Senate bill would transfer agriculture inspectors out of DHS

A bill recently introduced in the Senate would transfer agriculture inspection duties from the Homeland Security Department to the Agriculture Department, where they originally resided.

The legislation, sponsored by Sens. Dick Durbin, D-Ill., and Diane Feinstein, D-Calif., would shift the duties for inspections at all U.S. entry points from DHS' Customs and Border Protection bureau to Agriculture's Animal and Plant Health Inspection Service.

The move would affect about 1,800 CBP agricultural inspectors. One CBP manager who asked to remain anonymous said it would be another example of backpedaling due to the realization that DHS was assembled too hastily and has too many disparate parts. Inspections activities moved to DHS upon the department's inception in March 2003.

"They weren't getting the resources they needed here," the manager said of the agriculture inspectors at his border station. "They're like the bastard child."

Agriculture inspection officials at CBP have complained about not having enough staff to conduct sufficient inspections.

DHS spokesman Russ Knocke said another reorganization of the department could have "a negative impact on our security" and would minimize CBP's "one face at the border" effort that has been mandated by Congress. He said "rearranging the deck chairs yet again" also could affect morale.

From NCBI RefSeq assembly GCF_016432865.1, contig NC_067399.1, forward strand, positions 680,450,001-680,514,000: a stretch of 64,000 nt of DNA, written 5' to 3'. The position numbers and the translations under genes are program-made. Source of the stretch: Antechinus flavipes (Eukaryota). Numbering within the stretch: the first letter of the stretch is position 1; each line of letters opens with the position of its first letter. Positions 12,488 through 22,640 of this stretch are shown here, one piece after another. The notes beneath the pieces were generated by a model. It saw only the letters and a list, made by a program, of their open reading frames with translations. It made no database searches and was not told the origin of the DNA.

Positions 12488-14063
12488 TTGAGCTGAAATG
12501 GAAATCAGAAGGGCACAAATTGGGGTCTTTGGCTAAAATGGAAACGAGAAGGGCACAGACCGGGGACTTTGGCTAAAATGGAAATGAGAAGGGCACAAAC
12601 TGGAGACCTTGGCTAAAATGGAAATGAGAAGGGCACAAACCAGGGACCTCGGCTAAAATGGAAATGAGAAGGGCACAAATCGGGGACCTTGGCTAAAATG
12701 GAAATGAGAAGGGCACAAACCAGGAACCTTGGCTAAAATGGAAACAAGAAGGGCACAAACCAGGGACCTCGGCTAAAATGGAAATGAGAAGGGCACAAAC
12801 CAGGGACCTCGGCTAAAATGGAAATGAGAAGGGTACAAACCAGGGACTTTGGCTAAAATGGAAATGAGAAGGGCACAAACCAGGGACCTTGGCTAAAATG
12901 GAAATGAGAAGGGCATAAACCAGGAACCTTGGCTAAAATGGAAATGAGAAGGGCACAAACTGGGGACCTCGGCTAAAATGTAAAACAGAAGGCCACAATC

Durbin and Feinstein cited a Government Accountability Office report (GAO-06-644) last year that highlighted a decrease in agricultural inspections at points of entry, mismanagement under DHS and growing U.S. vulnerability to foreign pests and diseases. The report stated that inspections at some points of entry decreased by as much as 20 percent from March 2003 to September 2005. Sixty percent of agriculture inspectors believed they were doing fewer checks, the report said.

GAO also criticized DHS' handling of dogs used for agriculture inspection and suggested that CBP improve its staffing and financial management models.

"When inspection rates at key American points of entry decrease, the threat of infestation dramatically increases," Durbin said in a statement. "We owe it to the American people to make sure our government is doing all it can to control the spread of invasive species."

Pest control and disease issues cost the farming industry $41 billion annually, according to the Agriculture Department. "Once these pests and diseases have entered the country, it is very difficult and expensive to control the damage," Feinstein said.

The bill was introduced March 14 and has been referred to the Senate Homeland Security and Governmental Affairs Committee. A spokesman for the panel could not say when it will be considered.

Stay up-to-date with federal news alerts and analysis — Sign up for GovExec's email newsletters.
Close [ x ] More from GovExec

Thank you for subscribing to newsletters from
We think these reports might interest you:

  • Sponsored by Brocade